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How Much Do You Know About Zinc?

By Meghan Johnson, March 24, 2020

zincAre you getting enough zinc?  Zinc is a mineral important to maintain good health and optimize athletic performance year-round. It's a vital part of healthy cell metabolism, immune function, protein and DNA synthesis, and wound healing. If you’re not convinced that you should be paying attention to zinc, keep in mind it's also important for healthy heart, cholesterol levels, respiratory system and low inflammation levels!

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Zinc is an essential mineral that is found naturally in some foods, or can be taken as a supplement. An “essential” mineral means that our body can’t produce zinc on its own and we must obtain it through our food. Men and women need 11mg and 8mg of zinc per day, respectively. It's found primarily in red meats and seafood, especially oysters and mollusks. Zinc is also found in plant sources like whole grains and legumes, but in much lower quantities and with lower absorption than that from animal products.  

Some of the best food sources of zinc include:

  • Seafood such as oysters, Alaskan king crab, and lobster
  • Fortified breakfast cereals
  • Beef, pork, and chicken (especially the dark meat)
  • Dairy products, such as milk, cheese and yogurt
  • Beans, including garbanzo (chickpeas) and kidney
  • Nuts, such as almonds and cashews
  • Oatmeal 

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Are you getting enough zinc?

If your zinc levels are too low, you may see signs of zinc deficiency including white spots, bands, lines on finger nails, hair loss, skin rashes, acne, diarrhea, poor eyesight, and impaired taste, smell and memory. However, you may have a zinc deficiency and exhibit no  symptoms at all.

Zinc deficiency may impair your ability to absorb water, electrolytes, and nutrients; and, over time, can lead to impaired immune function, growth retardation, and increased sensitivity to cell damage leading to premature aging. In healthy individuals, consuming high levels of zinc usually does not present a health problem. Our bodies are able to extrude most of the zinc it can’t use. However, consuming too much zinc, especially from supplements, (more than 40mg per day) is still not recommended and may lead to both acute and chronic zinc toxicity.  Symptoms of acute zinc toxicity include nausea, vomiting, loss of appetite, abdominal cramps, diarrhea, and headaches. Long-term toxicity can manifest itself as low copper status, altered iron function, reduced immune function, and reduced levels of high-density lipoproteins (or “good” cholesterol).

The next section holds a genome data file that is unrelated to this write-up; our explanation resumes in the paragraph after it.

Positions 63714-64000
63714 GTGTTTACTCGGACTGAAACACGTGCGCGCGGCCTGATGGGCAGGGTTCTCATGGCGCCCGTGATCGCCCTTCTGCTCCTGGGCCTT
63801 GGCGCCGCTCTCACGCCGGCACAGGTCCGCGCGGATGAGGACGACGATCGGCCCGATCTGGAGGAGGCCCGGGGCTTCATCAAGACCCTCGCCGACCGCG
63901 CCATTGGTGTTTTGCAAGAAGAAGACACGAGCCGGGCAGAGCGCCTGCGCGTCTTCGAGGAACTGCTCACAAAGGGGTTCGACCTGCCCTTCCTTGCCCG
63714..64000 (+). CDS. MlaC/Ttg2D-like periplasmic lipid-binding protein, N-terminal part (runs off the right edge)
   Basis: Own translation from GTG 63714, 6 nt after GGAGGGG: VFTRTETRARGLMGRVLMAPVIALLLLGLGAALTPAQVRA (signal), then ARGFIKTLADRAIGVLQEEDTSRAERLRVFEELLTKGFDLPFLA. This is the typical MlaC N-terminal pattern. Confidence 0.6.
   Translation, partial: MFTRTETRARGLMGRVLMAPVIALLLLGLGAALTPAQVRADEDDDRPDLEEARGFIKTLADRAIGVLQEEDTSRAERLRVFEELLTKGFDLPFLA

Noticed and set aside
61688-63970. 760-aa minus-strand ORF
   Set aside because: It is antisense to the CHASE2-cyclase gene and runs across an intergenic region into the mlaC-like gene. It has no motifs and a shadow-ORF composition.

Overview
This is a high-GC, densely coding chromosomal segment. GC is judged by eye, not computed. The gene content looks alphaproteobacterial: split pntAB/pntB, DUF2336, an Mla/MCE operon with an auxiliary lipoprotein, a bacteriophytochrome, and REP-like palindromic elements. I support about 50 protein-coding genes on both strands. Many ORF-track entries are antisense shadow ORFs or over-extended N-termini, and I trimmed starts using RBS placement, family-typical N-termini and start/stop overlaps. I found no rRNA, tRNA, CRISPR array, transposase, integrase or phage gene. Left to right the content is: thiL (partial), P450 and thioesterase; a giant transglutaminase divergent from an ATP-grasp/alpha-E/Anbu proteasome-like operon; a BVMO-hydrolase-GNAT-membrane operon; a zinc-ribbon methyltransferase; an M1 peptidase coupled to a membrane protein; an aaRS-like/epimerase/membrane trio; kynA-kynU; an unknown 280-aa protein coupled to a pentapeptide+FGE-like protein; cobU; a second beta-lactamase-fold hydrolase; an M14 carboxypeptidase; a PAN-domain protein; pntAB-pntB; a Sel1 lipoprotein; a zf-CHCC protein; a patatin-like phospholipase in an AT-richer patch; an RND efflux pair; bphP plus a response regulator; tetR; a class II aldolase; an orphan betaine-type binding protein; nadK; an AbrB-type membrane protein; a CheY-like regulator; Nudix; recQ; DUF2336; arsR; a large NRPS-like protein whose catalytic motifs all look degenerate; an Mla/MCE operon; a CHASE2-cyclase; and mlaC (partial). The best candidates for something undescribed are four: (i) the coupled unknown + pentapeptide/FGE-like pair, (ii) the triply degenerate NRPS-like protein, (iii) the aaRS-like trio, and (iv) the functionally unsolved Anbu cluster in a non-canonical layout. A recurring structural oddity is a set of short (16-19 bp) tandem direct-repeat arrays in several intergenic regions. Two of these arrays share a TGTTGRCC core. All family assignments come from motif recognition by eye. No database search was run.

Certain diets also put you at greater risk for deficiency. For example, the elderly are at a greater risk of a zinc deficiency. Vegetarians also face at a greater risk for insufficient zinc intake from diet alone. Vegetarians sometimes require as much as 50% more of the requirement daily amount for zinc for several reasons: (1) zinc in harder for your body to absorb in non-animal sources than it is in animal sources; (2) vegetarians typically eat high levels of legumes and whole grains, which contain antioxidant compounds called phytates that bind zinc and inhibit its absorption.

 

How to zinc-crease your blood levels

There are several different ways you can increase the levels of zinc in your blood. The most obvious is to eat more zinc-rich foods. But you can also increase the amount of zinc available in your diet through food preparation techniques, including soaking beans, grains, and seeds in water for several hours until sprouts form to reduce the amount of phytates before cooking.

Vegetarians can also increase their zinc intake by consuming more leavened grain products, such as bread, rather than unleavened products, such as crackers. (Leavening partially breaks down phytates, allowing the body to absorb more zinc from leavened grains than unleavened grains).

Lastly, you can talk to your doctor about taking a zinc supplement. As little as 5mg per day of zinc can be enough to improve your zinc blood levels.

Keep in mind the following guidelines if you and your doctor decide that a supplement is right for you:

  • Avoid foods rich in phytates (such as broccoli, grains, and legumes) because they inhibit zinc absorption in your gut.
  • Avoid iron, copper, and calcium supplements, when you take zinc supplements as they compete for absorption. 
  • Take zinc supplements with high zinc foods like red meat to increase absorption.
  • When choosing a supplement, remember that zinc sulfate and zinc acetate supplements are absorbed better than zinc oxide and zinc carbonate.

 

Put a little zinc in your stride

Athletes should pay special attention to their zinc consumption. Those who don’t consume enough zinc can suffer significant weight loss, low energy, and reduced endurance. They're also at risk for decreased bone mineral density, which can lead to bone fractures (read: sitting on the bench). Having adequate zinc levels has been shown to improve athletic performance and VO2 max (the maximum capacity of a person’s body to take in and use oxygen during exercise), an indicator of cardiorespiratory endurance.

Endurance athletes who follow a high carbohydrate diet that is low in proteins and fats may be at increased risk for zinc deficiency. Long distance runners can deplete zinc stores more quickly than other types of exercise, and engaging in strenuous exercise has also been shown to deplete your levels.

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